AMD: Southern Islands (7*** series) Speculation/ Rumour Thread

Discussion in 'Architecture and Products' started by UniversalTruth, Dec 17, 2010.

  1. boxleitnerb

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    Obviously this is a different scene as the fps are quite different. A "game" consists of many scenes where limits may change on a moments notice. Another thing that this review lacks: Information. What was benched, how?

    Btw, at these fps, microstutter is almost irrelevant anyway, especially if you don't like tearing and play with vsync on. 40-80 would be the range where it really matters in my opinion.
     
  2. jimbo75

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    You're trying really hard without convincing me boxleitnerb.

    [​IMG][​IMG]

    Once again, this is not cpu-limited - the scaling isn't great but it rarely is to the 3rd and 4th cards. The important thing here *is* the lack of microstutter shown with 3 and 4 cards.

    I would frankly take this information - regardless of how lacking it is in certain aspects - long before I'd trust anything out of [H], nevermind a review that includes their sponsor's cards losing on raw fps yet winning on "smoothness".
     
  3. boxleitnerb

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    When the settings are demanding enough, scaling with 3 and 4 GPUs is quite good usually. So a CPU bottleneck is a reasonable explanation. Tom's should have at least checked by overclocking the CPU and looking at the fps increase.

    I've been using 580 SLI for almost 18 months now and I surely know what a CPU bottleneck looks like, thank you. And that looks like one to me - it usually is with fps this high. Any way you look at it -> if the GPU load is low, the game engine dictates the output of the fps and that is much more even than what AFR can do. Has nothing to do with CF, it would be the same way with SLI, too. But alas, Tom's didn't look at that either.

    Look here:
    [​IMG][​IMG]

    [​IMG][​IMG]
    Introducing a CPU bottleneck by reducing CPU performance can smooth frametimes considerably.

    What do you have against [H]? Just because someone takes an unconventional approach to benchmarking and correctly realizes that fps aren't everything with AFR, they are "sponsored"? Should they lie if SLI feels better and say it doesn't? I have never ever heard that CF is smoother than SLI. However, the other way around I have read it quite frequently.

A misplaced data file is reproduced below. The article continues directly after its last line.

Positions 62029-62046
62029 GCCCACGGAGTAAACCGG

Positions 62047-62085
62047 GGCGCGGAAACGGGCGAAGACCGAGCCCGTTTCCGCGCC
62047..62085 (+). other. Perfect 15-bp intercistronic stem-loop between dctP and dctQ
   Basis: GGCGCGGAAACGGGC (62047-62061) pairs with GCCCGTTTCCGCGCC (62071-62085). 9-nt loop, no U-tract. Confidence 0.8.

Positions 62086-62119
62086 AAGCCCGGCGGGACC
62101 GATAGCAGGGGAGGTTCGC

#4083 boxleitnerb, Nov 2, 2012
    Last edited by a moderator: Nov 2, 2012
  4. jimbo75

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    That's because SLI is generally smoother - with 2 cards, and that's what is generally benchmarked.
     
  5. boxleitnerb

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    There is no reason why this should be different with 3 or 4 GPUs - if demanding settings are used (like SGSSAA for example). Anyway, we are slightly off topic.
     
  6. Kaotik

    Kaotik Drunk Member
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    Your statement that input lag has nothing to do with rendering is completely false - in fact it has everything to do with rendering - the longer it takes to render the frame and send it to the screen, the longer it takes your input to have effect on what happens on screen (and no, of course it isn't the only thing affecting and adding input lag))

    You can't magically cut frame rendering times and just "average it", you can add lag to the frames being ready "too early" which is what nVidia does - you can't go from 10-40-10 to 20-20-20, but you can go to 20-40-20 or 30-40-30 or even 40-40-40 - the middle 40 is the one that can't get any faster than it is. And yes, it adds input lag to those frames too, even if would appear smoother input response in the end, it would be slower at those frames.
    There's one big problem with this, though - aside from the input lag it creates, it also makes any benchmarks done with FRAPS and possibly others invalid. FRAPS inserts it's timestamp before the lag is added, meaning FRAPS thinks the frame got ready much sooner than it did.

    Here's the techreport piece http://techreport.com/review/21516/inside-the-second-a-new-look-at-game-benchmarking/11
     
  7. ECH

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    So in the end CF didn't experience any issues in the games tested do to the higher frame rates (as nothing specific was provided). However, noted that if frame rates were lower there could be issues.
     
    #4087 ECH, Nov 3, 2012
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  8. HMBR

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  9. ECH

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    The article doesn't say 7000 series but the 7870.
    And as noted in the article they reference small capacitors as the potential problem.
    Pic

    But the amendments made at the end of the article indicate that vendors are aware of the issue and they've either corrected the problem or looking into correcting it.
     
    #4089 ECH, Nov 3, 2012
    Last edited by a moderator: Nov 3, 2012
  10. HMBR

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    well, 7870 is part of the 7000 series,
    the effects of the problem are quite big, in most Internet forums you will find many users complaining about the issue, and it's not something new